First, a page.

Esther Solomonova is a mysterious scarred woman who works for the phony Russian prince and nightclub owner Nick Potrovskov in 1920’s Berlin. However, the book begins a step before we get to Esther, when a woman is being chased through the streets of Berlin and dives into a canal to get away. Nick hears that this woman, Anna Anderson, is claiming to be Grand Duchess Anastasia of the murdered Romanov family, so he decides to take her under his wing in the hopes of getting a share of the Tsar’s fortune that has been left in England.

Anna is in an asylum, and the inmates claim that every six weeks a man lurks outside, trying to get a chance to murder her. After Nick removes her from the asylum, people begin dying. Only Detective Schmidt pays attention to Esther’s theory that someone is trying to kill Anna, since the only evidence is the testimony of insane people.

Franklin does a convincing job of mixing the true story of Anna Anderson with the completely fictional murder plot. She evokes a real sense of the chaotic, anarchic, starving Berlin in the time in which Hitler is coming to power.

Day 155: In the Garden of Beasts: Love, Terror, and an American Family in Hitler’s Berlin

Cover for In the Garden of BeastsBest Book of the Week!

In the Garden of Beasts is the latest of Erik Larson’s extremely interesting histories. In a couple of his books, he takes the approach of  juxtaposing two seemingly different subjects and showing how they are related, for example, in Thunderstruck, where he tells the story of Marconi and the invention of radio and how that affected the capture of the famous British murderer, Crippen. In other books, though, he has managed to make historical events more personal by relating them from the point of view or one or two people. Such is the case with In the Garden of Beasts, which follows William E. Dodd’s years as the American ambassador to Germany during the build-up of Nazi power before World War II (1933-1937).

The book is about the experiences of Dodd and his family as they witnessed the events of those times. It focuses mostly on Dodd and his daughter Martha, based upon their letters and memoirs.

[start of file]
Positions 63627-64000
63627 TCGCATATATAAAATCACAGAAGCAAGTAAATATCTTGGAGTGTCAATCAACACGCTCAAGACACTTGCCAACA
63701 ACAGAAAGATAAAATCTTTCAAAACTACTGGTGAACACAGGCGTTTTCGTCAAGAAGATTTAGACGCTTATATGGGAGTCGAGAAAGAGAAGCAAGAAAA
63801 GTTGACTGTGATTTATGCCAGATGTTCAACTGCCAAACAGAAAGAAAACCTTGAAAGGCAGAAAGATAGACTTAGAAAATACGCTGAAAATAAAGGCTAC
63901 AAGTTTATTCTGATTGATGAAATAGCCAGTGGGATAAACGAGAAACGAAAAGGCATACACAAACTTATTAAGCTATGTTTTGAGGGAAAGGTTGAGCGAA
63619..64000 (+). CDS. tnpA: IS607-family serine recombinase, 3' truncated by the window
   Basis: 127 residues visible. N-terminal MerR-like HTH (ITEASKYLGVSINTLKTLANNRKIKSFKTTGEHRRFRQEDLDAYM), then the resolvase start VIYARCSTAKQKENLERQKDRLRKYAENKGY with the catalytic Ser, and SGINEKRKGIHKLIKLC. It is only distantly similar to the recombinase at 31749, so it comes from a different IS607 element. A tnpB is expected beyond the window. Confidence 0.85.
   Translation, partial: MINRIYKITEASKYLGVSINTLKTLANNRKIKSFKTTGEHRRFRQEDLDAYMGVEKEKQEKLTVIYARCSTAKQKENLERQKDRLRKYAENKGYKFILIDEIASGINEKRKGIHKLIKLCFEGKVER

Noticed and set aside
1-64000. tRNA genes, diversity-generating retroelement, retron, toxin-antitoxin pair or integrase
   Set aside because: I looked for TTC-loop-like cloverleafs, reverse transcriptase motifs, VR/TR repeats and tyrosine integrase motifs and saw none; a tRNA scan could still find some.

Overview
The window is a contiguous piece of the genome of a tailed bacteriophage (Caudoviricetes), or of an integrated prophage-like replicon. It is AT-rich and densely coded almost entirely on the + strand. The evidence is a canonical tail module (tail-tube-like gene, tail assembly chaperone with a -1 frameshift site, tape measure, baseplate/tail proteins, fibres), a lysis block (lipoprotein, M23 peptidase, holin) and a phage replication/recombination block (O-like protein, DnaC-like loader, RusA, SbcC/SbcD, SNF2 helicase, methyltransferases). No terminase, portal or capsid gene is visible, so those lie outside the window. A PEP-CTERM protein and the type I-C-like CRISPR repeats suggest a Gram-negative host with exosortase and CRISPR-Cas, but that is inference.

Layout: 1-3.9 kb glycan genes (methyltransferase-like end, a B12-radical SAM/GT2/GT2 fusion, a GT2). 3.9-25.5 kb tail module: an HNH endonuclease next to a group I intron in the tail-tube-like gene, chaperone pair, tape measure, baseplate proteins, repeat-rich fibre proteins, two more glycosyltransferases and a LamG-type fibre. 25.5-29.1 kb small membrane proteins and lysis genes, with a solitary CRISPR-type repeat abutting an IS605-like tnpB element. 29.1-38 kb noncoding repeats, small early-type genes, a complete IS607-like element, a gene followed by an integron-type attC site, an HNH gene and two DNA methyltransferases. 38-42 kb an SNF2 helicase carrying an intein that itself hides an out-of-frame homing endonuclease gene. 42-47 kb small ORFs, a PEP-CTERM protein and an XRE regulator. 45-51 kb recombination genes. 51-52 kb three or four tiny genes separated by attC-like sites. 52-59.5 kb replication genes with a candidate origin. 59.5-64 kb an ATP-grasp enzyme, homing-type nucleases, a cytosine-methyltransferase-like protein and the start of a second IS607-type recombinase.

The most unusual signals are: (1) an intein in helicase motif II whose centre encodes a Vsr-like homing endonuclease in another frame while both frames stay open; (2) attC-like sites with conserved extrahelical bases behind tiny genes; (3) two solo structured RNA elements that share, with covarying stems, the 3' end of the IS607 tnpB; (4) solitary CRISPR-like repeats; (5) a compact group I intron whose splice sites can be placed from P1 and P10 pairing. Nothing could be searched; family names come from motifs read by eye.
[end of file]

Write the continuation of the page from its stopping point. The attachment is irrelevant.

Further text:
Dodd was in many ways an uncomfortable fit for the position of ambassador. He was an academic–a historian whose previous position was chairman of the history department at the University of Chicago. He had worked his way up from extreme poverty and believed that he had not risen as far as he would have if he had come from a more privileged background.

Dodd was a personal acquaintance of Franklin D. Roosevelt, and he requested a position as an ambassador of a small country from FDR, hoping both to add to his prestige and to be able to devote more time to writing his history of the South. In an ironic twist, though, he was offered Berlin, a much more demanding situation than he wanted and no sinecure, after several other candidates turned it down.

He saw his role as that of a reformer. He intended to live modestly on his salary and provide the other employees in the diplomatic service with an example of good stewardship of public funds, never understanding that his frugality was more likely to be misunderstood by his colleagues from more privileged backgrounds, who were the more usual occupants of such a position and who viewed him with disdain. In fact, some of them circulated a malicious and untrue rumor that FDR had made a mistake with the phone book and offered the job to the wrong Dodd.

The family was at first inclined to believe that the stories of attacks on foreigners and Jews by the SA (German Stormtroopers) were exaggerated. Frankly, they were also somewhat anti-Semitic. Martha admired the vigorous blond young men who were excited by the rise of Hitler, and she socialized with men in the Nazi leadership. In fact, she was quite the party girl, in every sense of the term. Dodd naively thought that he would have more impact on German policies if he maintained friendly relations with the country’s leaders, no matter what he thought of them personally.

It took Dodd an inordinately long time to recognize the truth about the kind of people he was dealing with, especially considering all his sources of information. However, when he did, he was at times heroically unflinching about standing up to the Nazi high command.

The genius of this book is that it relates history from the point of view of naive onlookers whose understanding of the situation and sense of danger grow slowly, rather than from complete hindsight. The book brilliantly conveys the feel of the time and place as the Dodds slowly realize the extent of the Nazi atrocities and begin to understand the growing terror of the German citizens. Dodd is an interesting character, a man who is sneered at by his staff and the Germans for his fuddy-duddy qualities, such as leaving state balls at 11 to go to bed, but who startles them several times by having the courage to stand up to Nazi leaders.